• Jul 01, 2020
    It's an interesting film that so closely follows the development of its lead character: as he drifts so does the film, but as he begins to bring things home the work does as well. Pete Davidson kinda surprises as the mouthy prick with a right to be maladjusted deciding to straighten himself out. The supporting cast does their part too, ably not tolerating his continual shit in this well written piece that, like Woody Allen's work years before, has as its backbone a love affair with New York. I'll admit to waiting a minute for this one. Now I'll admit that that was a mistake.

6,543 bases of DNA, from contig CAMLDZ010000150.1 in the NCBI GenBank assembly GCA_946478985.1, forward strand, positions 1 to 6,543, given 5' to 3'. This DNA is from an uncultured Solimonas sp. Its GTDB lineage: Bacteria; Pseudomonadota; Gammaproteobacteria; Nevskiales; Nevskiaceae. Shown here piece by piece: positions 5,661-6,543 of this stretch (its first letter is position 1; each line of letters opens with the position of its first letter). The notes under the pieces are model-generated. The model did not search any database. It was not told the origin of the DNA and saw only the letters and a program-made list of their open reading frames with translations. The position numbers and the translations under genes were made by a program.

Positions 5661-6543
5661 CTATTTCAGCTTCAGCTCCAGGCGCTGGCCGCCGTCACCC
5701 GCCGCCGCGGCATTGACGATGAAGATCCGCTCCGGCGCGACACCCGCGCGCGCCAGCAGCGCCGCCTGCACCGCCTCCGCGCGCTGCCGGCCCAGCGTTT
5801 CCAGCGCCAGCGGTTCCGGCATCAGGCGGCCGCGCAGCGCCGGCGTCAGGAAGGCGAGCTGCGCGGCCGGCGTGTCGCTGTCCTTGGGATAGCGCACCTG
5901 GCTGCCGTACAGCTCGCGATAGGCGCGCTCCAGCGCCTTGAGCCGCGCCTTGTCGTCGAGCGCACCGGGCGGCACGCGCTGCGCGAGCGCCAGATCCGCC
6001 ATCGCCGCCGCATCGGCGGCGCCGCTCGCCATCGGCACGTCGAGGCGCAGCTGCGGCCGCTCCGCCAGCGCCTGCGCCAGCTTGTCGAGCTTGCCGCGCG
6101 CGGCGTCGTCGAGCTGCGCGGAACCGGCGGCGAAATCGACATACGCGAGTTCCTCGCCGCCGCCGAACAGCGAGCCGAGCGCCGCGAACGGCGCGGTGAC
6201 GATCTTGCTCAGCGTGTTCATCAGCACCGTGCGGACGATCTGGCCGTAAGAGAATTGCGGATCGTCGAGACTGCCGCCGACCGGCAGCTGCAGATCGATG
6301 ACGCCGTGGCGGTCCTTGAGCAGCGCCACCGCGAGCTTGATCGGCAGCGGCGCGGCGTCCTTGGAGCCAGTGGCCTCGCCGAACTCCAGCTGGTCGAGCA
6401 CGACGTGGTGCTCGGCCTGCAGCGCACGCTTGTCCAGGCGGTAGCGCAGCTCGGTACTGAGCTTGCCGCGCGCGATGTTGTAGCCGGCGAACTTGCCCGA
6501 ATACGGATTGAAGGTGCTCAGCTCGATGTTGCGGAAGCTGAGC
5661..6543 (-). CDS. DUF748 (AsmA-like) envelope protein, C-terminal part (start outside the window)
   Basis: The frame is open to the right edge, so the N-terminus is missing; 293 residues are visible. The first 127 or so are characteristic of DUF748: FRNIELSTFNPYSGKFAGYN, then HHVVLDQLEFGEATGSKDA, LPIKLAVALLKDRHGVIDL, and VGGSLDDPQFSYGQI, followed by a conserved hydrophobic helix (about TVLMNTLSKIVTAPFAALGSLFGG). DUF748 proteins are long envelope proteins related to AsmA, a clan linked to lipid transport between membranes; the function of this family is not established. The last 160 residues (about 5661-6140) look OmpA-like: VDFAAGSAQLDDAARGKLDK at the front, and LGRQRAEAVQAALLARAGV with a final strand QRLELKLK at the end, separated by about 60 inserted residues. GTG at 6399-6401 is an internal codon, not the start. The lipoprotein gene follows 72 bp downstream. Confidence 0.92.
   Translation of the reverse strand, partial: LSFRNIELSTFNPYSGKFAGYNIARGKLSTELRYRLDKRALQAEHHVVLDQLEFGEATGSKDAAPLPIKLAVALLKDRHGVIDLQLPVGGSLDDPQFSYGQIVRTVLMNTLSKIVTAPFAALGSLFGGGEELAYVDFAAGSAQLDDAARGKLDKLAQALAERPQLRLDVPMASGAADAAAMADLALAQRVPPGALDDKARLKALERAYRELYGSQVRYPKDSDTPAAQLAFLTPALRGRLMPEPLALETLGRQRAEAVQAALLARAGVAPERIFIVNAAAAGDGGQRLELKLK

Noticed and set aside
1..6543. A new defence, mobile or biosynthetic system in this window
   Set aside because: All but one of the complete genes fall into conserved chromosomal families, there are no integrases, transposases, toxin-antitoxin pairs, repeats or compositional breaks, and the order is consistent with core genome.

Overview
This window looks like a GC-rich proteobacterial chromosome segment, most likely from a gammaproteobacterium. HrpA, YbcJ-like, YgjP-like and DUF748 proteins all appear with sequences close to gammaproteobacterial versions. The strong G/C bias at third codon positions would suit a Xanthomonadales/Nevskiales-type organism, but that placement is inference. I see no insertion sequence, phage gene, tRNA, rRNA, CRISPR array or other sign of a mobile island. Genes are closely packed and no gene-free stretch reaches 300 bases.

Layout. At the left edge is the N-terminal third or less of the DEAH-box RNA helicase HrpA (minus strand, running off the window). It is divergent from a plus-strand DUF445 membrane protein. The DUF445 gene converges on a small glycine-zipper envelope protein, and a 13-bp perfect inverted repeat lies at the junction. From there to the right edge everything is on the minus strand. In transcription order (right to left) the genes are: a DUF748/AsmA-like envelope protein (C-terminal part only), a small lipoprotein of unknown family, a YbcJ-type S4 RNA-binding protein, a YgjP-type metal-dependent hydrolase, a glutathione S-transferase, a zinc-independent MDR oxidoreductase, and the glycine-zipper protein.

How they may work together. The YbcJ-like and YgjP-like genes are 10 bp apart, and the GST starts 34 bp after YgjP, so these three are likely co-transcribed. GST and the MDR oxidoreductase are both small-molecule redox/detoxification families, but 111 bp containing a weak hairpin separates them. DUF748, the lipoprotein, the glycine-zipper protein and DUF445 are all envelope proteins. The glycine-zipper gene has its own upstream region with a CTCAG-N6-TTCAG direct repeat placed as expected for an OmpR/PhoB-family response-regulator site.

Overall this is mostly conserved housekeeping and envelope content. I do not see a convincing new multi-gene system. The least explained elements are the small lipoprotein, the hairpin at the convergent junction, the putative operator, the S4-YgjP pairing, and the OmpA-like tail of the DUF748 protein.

Kevin M. W Super Reviewer
  • Jul 01, 2020
    The King of Staten Island is a strong return for Judd Apatow and a strong lead performance for Pete Davidson. There is the early moment feeling this was going to copy the Knocked Up style humour but Apatow shifts this into something raw and unconventional. I wouldn't be lying when I say this is my favourite Judd Apatow film and it's this indie style film-making that demonstrates there is much more to his career. Davidson is the central performance and this is his film to carry from the beginning. I haven't seen Big Time Adolescence yet but the critical acclaim from that film has clearly identified Davidson as a future talent to watch and that's evident in The King of Straten Island. The film is a character study and a welcome removal from the usual Apatow Hollywood cameo style film-making. I really enjoyed the film and I hope it finds an audience at home and away from the box office. 01/07/2020
    Brendan O Super Reviewer
  • Jun 22, 2020